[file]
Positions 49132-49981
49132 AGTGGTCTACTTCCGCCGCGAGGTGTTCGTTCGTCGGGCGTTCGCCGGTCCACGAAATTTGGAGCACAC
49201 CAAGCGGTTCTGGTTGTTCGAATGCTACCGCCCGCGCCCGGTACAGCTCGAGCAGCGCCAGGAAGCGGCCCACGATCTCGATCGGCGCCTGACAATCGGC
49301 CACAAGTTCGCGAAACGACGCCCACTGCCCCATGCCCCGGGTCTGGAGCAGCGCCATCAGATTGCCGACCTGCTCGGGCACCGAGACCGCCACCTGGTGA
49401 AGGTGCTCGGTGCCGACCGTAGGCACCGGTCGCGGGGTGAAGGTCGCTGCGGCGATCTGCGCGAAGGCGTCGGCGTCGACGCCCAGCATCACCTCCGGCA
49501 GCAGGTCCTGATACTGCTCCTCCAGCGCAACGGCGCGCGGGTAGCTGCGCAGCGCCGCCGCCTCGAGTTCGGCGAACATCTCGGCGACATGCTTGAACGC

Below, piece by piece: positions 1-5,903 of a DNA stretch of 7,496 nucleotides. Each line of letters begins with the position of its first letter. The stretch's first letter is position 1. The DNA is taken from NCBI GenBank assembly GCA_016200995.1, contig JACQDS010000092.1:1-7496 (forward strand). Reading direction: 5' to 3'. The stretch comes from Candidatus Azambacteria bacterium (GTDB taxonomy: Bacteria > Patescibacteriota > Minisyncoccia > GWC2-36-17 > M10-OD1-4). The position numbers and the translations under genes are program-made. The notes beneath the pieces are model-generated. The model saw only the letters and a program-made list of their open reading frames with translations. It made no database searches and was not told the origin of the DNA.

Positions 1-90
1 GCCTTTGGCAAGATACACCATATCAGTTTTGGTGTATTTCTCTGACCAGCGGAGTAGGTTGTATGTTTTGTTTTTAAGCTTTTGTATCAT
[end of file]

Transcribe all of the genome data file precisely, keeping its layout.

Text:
Positions 49132-49981
49132 AGTGGTCTACTTCCGCCGCGAGGTGTTCGTTCGTCGGGCGTTCGCCGGTCCACGAAATTTGGAGCACAC
49201 CAAGCGGTTCTGGTTGTTCGAATGCTACCGCCCGCGCCCGGTACAGCTCGAGCAGCGCCAGGAAGCGGCCCACGATCTCGATCGGCGCCTGACAATCGGC
49301 CACAAGTTCGCGAAACGACGCCCACTGCCCCATGCCCCGGGTCTGGAGCAGCGCCATCAGATTGCCGACCTGCTCGGGCACCGAGACCGCCACCTGGTGA
49401 AGGTGCTCGGTGCCGACCGTAGGCACCGGTCGCGGGGTGAAGGTCGCTGCGGCGATCTGCGCGAAGGCGTCGGCGTCGACGCCCAGCATCACCTCCGGCA
49501 GCAGGTCCTGATACTGCTCCTCCAGCGCAACGGCGCGCGGGTAGCTGCGCAGCGCCGCCGCCTCGAGTTCGGCGAACATCTCGGCGACATGCTTGAACGC

Below, piece by piece: positions 1-5,903 of a DNA stretch of 7,496 nucleotides. Each line of letters begins with the position of its first letter. The stretch's first letter is position 1. The DNA is taken from NCBI GenBank assembly GCA_016200995.1, contig JACQDS010000092.1:1-7496 (forward strand). Reading direction: 5' to 3'. The stretch comes from Candidatus Azambacteria bacterium (GTDB taxonomy: Bacteria > Patescibacteriota > Minisyncoccia > GWC2-36-17 > M10-OD1-4). The position numbers and the translations under genes are program-made. The notes beneath the pieces are model-generated. The model saw only the letters and a program-made list of their open reading frames with translations. It made no database searches and was not told the origin of the DNA.

Positions 1-90
1 GCCTTTGGCAAGATACACCATATCAGTTTTGGTGTATTTCTCTGACCAGCGGAGTAGGTTGTATGTTTTGTTTTTAAGCTTTTGTATCAT